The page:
The U.S. Committee's board of directors is made up of important figures like U.S. Soccer President, Sunil Gulati, Mayor of New York Michael Bloomberg, Governor of California Arnold Schwarzenegger, and Counselor to former President Clinton, Doug Band. The addition of Doug Band to the U.S. Committee is a smart move on behalf of the committee because Band, an avid fan of the game, is co-creator of the Clinton Global Initiative, and has worked tirelessly to help millions across the globe, adding an internationally recognized face on America’s bid. Band's commitment and global understanding is exactly what the Committee needs to make the 2018/2022 World Cup in America a reality.

With the world watching the 2010 World Cup will be on the forefront of sports watching technology with some of the games even being broadcasted in 3-D. Team USA drew a favorable bracket and will open the games against England which has many in the country ready to rename this soccer battle the Revolutionary War Part II.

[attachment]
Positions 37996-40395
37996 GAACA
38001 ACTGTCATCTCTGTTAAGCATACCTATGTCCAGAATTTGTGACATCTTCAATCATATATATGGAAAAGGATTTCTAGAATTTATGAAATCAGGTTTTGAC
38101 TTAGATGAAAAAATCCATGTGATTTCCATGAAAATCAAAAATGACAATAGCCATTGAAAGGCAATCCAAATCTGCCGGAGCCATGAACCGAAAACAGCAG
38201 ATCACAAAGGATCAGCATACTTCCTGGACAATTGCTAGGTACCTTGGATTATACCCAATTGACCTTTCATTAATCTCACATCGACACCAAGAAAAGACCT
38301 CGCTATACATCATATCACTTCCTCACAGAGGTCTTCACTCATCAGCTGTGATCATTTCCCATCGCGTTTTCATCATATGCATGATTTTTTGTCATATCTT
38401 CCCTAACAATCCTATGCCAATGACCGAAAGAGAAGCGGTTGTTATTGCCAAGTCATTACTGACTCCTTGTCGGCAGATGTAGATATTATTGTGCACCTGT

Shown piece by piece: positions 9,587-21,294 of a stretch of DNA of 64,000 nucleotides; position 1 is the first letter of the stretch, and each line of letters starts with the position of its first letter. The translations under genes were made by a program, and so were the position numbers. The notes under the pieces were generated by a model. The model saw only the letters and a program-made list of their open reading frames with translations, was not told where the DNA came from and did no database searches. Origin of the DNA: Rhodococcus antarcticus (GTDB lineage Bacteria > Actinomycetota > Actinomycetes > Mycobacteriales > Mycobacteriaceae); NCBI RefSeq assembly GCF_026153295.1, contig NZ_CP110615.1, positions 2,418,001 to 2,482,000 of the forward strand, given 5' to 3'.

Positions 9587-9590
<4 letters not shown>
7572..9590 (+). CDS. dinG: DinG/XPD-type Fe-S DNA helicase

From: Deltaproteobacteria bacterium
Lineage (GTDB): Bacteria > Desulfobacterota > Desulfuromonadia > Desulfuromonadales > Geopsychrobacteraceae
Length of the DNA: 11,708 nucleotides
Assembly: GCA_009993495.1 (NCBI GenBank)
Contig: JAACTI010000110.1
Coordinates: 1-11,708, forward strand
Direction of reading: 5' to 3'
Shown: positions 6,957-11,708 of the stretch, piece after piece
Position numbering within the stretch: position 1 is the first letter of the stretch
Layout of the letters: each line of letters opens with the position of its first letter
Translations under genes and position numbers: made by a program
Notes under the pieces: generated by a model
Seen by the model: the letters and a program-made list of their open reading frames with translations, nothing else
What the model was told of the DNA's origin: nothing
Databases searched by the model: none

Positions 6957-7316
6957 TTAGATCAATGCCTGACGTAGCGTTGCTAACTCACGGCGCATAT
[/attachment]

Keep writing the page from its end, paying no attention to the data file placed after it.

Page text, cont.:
Team USA is posed to begin their quest for their first ever World Cup, and America is ready to root them on showing that 2018/2022 is the time to bring the cultural relevance of the world's most popular sport back to America.

Banjo Man Wills

Something many of you may not have known is that Maury Wills was not only a banjo hitter, but he also could play the banjo. He would often regale his teammates with his musical stylings.

In the above team issued photo recently sold on eBay for an afforable $3.00, he poses in a straw hat and a goofy face while Don Drysdale, Willie Davis, and Ed Roebuck look on.

The caption below says,
"July 25... Maury Wills tries to convince us he was no banjo hitter but he didn't have to after his home run against the wind in St. Louis. We won, 5 to 2. Closing in for an inspection of the Mouse's muscles are Willie Davis (3 hits, 3 RBI's), Don Drysdale (victory no. 18) and Ed Roebuck (Another fine save)."
Click any of the pics to enlarge.